Whether they called it “screwmageddon” or a “screwpocalypse,” a lot of people in Eagle River were sure of one thing Thursday afternoon.
They got screwed.
A wayward box of 1 1/4-inch drywall screws caused screwdemonium on Eagle River Loop Road after they got loose and found their way into the tires of dozens of motorists. Soon, a steady stream of drivers started showing up at Alaska Tire Service in Eagle River with tires that looked like they’d been battling a mechanical porcupine.
Anchorage School Board members have rejected a request to temporarily waive a requirement to use apprentice labor on district construction projects — a decision school district staff say could jeopardize as much as $100 million in federal and state funds that could help pay for repairs to school damage caused by the November 2018 earthquake.
However, those concerns may be overstated, according to a Federal Emergency Management Agency official who spoke about the situation Wednesday.
Chugiak residents may have finally found a project suitable for their backyard.
At Thursday night’s Chugiak Community Council meeting, a proposal for a senior housing facility in the Carol Creek area drew cautious optimism from council members.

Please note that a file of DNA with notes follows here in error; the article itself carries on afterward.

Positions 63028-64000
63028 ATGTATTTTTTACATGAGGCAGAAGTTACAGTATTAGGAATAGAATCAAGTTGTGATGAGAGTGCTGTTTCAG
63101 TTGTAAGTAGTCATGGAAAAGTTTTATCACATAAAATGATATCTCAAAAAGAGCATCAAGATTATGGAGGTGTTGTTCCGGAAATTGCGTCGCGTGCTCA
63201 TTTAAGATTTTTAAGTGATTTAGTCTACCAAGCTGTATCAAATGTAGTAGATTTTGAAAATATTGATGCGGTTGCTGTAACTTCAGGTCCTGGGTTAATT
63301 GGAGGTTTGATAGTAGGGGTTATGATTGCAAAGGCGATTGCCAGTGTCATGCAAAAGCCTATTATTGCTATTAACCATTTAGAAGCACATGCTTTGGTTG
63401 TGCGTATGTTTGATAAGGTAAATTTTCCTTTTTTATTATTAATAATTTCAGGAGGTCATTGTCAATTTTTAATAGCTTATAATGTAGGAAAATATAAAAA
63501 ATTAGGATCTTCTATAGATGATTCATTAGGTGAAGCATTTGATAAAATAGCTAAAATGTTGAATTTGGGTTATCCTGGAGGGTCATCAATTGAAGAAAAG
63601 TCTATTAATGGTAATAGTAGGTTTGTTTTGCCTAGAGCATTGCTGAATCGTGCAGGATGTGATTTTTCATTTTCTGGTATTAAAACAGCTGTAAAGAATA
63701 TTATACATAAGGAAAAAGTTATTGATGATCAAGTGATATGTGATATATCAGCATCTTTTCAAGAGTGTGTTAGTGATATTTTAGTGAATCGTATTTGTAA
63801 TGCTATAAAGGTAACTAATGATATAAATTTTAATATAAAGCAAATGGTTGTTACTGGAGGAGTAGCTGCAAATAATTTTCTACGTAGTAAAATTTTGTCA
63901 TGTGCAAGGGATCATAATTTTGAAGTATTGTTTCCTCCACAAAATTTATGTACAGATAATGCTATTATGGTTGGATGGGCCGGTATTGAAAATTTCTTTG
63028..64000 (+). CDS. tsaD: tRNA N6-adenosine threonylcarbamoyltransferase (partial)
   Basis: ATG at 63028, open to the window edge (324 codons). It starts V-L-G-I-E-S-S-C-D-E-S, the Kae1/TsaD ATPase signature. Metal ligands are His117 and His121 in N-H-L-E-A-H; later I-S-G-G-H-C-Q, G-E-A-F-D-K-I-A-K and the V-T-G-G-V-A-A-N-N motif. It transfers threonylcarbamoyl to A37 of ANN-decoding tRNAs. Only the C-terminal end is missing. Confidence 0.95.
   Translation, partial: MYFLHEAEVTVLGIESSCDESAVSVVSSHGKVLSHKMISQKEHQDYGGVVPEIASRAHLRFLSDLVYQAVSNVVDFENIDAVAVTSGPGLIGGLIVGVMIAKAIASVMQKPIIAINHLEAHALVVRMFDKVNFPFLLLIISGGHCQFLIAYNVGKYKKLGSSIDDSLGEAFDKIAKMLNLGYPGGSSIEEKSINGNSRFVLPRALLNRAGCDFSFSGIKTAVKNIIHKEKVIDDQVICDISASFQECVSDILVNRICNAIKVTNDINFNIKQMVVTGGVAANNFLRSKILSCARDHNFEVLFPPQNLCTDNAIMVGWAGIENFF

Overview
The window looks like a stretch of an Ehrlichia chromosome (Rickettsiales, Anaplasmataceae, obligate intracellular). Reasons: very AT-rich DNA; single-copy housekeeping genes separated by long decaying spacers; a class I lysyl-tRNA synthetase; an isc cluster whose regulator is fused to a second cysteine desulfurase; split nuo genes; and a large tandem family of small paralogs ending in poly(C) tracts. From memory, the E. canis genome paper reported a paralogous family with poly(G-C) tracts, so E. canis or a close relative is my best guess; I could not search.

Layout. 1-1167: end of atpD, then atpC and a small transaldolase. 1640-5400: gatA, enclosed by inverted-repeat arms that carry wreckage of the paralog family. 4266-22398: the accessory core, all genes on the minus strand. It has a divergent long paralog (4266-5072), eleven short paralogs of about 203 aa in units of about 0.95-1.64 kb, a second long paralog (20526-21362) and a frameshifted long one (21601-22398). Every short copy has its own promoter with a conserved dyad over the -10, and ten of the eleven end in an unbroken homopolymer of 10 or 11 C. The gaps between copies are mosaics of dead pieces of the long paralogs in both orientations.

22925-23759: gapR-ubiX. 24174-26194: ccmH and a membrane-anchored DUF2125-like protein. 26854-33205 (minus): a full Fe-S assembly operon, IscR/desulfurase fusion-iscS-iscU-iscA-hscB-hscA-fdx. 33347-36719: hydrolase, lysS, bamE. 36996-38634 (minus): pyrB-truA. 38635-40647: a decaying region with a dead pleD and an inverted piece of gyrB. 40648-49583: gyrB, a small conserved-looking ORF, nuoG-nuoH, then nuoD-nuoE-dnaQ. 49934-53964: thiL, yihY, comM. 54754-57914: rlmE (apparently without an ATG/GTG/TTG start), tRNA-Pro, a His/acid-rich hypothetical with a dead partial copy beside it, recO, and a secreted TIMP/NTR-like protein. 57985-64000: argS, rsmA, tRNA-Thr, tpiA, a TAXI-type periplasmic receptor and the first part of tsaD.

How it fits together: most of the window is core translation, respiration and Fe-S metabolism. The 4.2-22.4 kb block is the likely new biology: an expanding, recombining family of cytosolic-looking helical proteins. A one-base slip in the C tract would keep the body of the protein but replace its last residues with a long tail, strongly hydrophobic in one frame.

The development would go on a parcel of municipal land located between the Harry J. McDonald Center and Fred Meyer. The land has been a hot topic in Chugiak, where the municipality previously tried to develop a much larger housing development. That plan was scrapped after land managers determined it wasn’t economical.
The former Eagle River legislator showed up to Tuesday night’s legislative town hall meeting with pointed questions about the state budget for the area’s current crop of legislators.
“Where are you going to go? What are you going to do?” asked Cotten, a lifelong Alaskan whose political career began in 1964-65 as Chugiak High’s first student body president and included a 16-year stint in the Alaska House and Senate.
Old business was the order of the day as the Eagle River-Chugiak Parks and Recreation Board of Supervisors breezed through a light agenda Monday night that featured mostly talk about long-term planning issues.
Among the weightier issues was a decision to tiptoe toward new dog park discussions as well as word that a potential windfall conservation easement could be worth less than previously anticipated.
Negotiations between the Anchorage School District and the federal government over funding for damage sustained by Anchorage schools in the November 2018 earthquake could take months or years and may result in the district turning down millions in disaster relief funds.
The biggest sticking point is insurance. According to ASD Chief Operating Officer Tom Roth, the Federal Emergency Management Agency (FEMA) wants to require the district to carry earthquake insurance “in perpetuity” if it accepts federal reimbursement for certain repairs.
Temperatures were below zero Wednesday night outside the Steve Primis Auditorium in Chugiak, where public reaction to a trio of new tax proposals presented by Anchorage Assembly members wasn’t much warmer.
“I’m for no taxes,” Chugiak’s Jo Al Hintz told assembly members in what would prove to be a common theme among those who testified. “I don’t want any taxes — you spend the money you’ve got and then it’s over.”